What is the point of teaching dystopian science fiction when actually living something just as terrifying? Reflecting on the last year in Lebanon, this essay argues for the pedagogical power of sci fi in thinking through the country’s popular uprising, economic implosion, pandemic, and port explosion.
What is strikingly novel in Signs in the Dust are Lyons' efforts to articulate and ground attempts to overcome the nature-culture binary by way of theories of signs found in the writings of three medieval and early modern thinkers. The scholastic semiotics of these three figures provides Lyons with the metaphysical means to find even in the very dust a physio-semiosis, or genuine exchange of signs.
Rather than attempting to bind the subject to a new fantasy or fiction, Liquidation World encourages its readers to think through the subject as a material entity organized by what Nathan Brown has called a “logic of disintegration” (Brown). In doing so, Kukuljevic ends up forgoing relations of identification in favor of participation—not with an idea but with the empty, meaningless matter that cannot be thought—except with the peril of thoughtlessness.
China has experienced enormous economic growth over the past four decades, with the rising tide affecting urbanites and villages alike—albeit vastly unevenly. However, times are changing, with the nationally declared economic slowdown lapping at the door. Drum Village finds itself at cross roads: heavily reliant on coal mining and primary industry, the economy of the region is in decline.
This collection of short, largely spontaneous responses, edited by Angharad Closs Stephens, seek ways of responding to this event that refuse the ‘imaginative geographies’ of ‘us’ and ‘them’ (Closs Stephens), as well as other familiar framings through which this event has become known, but all nevertheless note the very difficulties of addressing ‘Charlie Hebdo’ otherwise, and in ways that refuse the ‘languages of terror’ (Ferreboeuf) in particular.
This paper by Tim Edensor and Thomas SJ Smith draws on a case study of Achill Henge, County Mayo, Ireland, to examine the interplay between economic crisis, rebel creativity and shifting geographies of commemoration.
I consider current reuse debates from a subcultural perspective, of inner-urban living in the late 1970s and 1980s. With the assistance of autoethnography, I delve into this urban subculture, known for its reliance on Do-It-Yourself.
Drawing on semi-structured walking interviews with 24 residents of a new coastal housing development in southern Sydney, Australia, the paper examines how coastal conditions and elements accelerate material decay, inciting and directing everyday homemaking practices: both proactive, in material selection, and reactive, in cleaning, repairing, maintaining, and replacing.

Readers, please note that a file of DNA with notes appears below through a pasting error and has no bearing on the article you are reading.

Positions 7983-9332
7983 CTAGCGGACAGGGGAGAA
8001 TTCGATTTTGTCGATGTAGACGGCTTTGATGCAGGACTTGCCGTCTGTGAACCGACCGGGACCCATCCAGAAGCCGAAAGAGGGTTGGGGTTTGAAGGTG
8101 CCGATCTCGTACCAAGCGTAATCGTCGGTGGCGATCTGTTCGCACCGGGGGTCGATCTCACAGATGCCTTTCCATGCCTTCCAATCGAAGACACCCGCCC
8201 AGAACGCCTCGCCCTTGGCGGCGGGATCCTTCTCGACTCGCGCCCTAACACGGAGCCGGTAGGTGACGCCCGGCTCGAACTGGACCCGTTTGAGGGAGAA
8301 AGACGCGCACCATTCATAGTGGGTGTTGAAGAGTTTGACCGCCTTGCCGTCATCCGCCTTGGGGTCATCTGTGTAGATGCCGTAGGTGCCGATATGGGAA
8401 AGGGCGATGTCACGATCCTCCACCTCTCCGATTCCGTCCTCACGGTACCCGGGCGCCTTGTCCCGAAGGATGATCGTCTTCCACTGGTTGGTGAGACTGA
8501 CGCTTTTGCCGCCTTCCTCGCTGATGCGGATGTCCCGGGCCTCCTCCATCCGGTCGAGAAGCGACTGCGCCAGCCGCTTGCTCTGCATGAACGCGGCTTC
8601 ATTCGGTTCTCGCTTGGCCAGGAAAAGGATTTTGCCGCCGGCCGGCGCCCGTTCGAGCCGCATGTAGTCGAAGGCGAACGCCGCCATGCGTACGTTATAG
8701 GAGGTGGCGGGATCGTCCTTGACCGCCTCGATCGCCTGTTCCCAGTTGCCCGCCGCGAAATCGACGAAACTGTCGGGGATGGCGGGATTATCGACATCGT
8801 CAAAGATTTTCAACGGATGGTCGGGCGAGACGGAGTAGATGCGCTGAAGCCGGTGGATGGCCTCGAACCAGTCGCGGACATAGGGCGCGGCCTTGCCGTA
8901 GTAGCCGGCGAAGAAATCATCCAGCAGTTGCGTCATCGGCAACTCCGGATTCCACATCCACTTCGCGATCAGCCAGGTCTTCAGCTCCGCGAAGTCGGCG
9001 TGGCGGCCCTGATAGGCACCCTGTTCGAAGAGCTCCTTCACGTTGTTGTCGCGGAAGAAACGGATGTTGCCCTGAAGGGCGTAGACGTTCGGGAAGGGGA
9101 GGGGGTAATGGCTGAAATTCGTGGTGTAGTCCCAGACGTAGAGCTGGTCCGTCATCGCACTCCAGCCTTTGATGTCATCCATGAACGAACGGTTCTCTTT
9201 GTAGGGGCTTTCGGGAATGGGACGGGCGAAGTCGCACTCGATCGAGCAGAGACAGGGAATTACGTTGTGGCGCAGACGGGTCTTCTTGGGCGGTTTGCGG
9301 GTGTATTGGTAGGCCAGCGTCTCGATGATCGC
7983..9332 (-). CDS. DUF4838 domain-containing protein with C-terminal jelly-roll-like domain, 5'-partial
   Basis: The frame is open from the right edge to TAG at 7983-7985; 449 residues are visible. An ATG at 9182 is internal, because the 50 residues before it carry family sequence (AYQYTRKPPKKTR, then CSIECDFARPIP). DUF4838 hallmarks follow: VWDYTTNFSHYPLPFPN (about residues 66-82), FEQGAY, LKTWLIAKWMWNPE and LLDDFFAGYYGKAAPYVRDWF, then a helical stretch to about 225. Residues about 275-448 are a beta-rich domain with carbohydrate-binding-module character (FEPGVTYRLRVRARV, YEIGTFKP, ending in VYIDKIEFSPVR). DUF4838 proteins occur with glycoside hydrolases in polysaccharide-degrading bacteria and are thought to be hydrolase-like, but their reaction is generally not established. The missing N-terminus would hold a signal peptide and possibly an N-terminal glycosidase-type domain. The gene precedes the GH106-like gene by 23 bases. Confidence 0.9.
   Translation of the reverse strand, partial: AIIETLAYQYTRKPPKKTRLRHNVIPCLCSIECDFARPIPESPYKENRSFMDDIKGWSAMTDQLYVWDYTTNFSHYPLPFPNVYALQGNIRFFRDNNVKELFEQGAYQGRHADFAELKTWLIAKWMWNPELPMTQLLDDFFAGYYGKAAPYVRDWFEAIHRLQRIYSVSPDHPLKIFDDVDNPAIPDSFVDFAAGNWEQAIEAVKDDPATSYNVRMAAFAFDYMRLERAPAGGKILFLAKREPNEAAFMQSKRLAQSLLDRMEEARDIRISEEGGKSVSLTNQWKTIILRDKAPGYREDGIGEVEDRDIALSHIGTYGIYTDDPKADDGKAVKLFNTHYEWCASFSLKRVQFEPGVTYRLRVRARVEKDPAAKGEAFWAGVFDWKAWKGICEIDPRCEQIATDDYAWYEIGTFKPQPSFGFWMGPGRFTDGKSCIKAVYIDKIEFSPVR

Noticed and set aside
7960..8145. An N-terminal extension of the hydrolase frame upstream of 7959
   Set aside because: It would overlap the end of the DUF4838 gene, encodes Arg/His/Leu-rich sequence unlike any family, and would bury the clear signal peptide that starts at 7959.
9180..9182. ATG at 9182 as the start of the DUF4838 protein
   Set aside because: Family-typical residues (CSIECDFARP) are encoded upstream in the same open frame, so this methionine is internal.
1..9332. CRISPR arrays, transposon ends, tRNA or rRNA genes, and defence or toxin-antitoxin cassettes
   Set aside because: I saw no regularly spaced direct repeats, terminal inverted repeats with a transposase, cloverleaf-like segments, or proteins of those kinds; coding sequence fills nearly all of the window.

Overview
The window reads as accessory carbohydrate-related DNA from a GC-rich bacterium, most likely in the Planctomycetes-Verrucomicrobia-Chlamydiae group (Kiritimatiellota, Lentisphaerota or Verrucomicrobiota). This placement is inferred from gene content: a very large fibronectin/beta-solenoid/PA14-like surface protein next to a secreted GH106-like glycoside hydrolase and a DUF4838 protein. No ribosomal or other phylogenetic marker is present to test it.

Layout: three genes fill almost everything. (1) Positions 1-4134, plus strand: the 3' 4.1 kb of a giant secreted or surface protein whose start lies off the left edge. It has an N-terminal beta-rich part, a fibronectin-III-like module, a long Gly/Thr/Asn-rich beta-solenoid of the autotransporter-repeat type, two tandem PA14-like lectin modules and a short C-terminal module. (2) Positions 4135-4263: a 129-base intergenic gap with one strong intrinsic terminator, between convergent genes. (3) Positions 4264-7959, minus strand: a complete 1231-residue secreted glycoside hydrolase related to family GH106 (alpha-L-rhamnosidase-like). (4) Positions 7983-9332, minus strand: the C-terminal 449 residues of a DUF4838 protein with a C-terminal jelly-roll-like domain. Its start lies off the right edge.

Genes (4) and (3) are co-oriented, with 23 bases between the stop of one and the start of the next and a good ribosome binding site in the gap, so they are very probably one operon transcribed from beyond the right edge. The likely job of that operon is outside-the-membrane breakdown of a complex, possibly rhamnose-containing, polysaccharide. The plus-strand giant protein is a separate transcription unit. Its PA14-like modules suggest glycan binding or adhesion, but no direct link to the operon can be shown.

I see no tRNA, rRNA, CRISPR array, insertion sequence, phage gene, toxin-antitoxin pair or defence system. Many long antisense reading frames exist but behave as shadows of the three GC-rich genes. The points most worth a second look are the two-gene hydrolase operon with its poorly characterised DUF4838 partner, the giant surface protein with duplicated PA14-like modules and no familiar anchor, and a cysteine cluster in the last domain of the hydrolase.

This paper contributes a perspective on academic inclusion as a neuro-diverse geographer working in a more-than-human context. In doing so, it seeks to open dialogue around the potential for neuro-diverse contributions to research by engaging reflexively with sensory ways of knowing and doing, and differences in how autistic and non-human social engagements are considered.
Drawing upon the psycho-analytic work of Jean Laplanche, the paper argues that consciousness emerges as subjects reckon with existential problems that are as imminent to everyday life as the concrete problems and practical tasks.
Writings that critically engage the ongoing conditions of coloniality and its effects. Entries in this section may also speculate on intellectual, political and organizational tactics that work to resist coloniality, colonization and colonialism’s effects in the present.
Examines the evolving social, ecological, cultural and geopolitical impacts of energy systems and resource extraction, with particular emphasis on the spatial relationships that structure the extraction, production, distribution and consumption of energy and other natural resources and raw materials
Chronicles past, present, and potential impacts of technoscientific development on the production of space. Provides critical looks into how scientific disciplines and industries influence how we analyze, categorize, experience, interpret, navigate, and represent that which we call space.
Investigates the spatial implications of the mass production, consumption, and disposal of digital media. Core areas of study include the environmental impacts, industrial landscapes, infrastructures, political transformations, social activities, and subjectivities particular to the digital age.
Charts the role that maps and various other forms of geo-visualisation play in the production of space. Offers a critical forum for investigating older modes of cartographic representation as well as newer approaches to big data and the politics of algorithmic and other data-driven processes.
Investigates relations between policing (narrowly and broadly understood), incarceration, and the production of space and spatial knowledge. Borders, criminalized neighborhoods, detention centers, heavily securitized areas, internment camps, jails, prisons, rendition sites, and the spatial relations that they rely on and produce are explored as sites of power and subversion.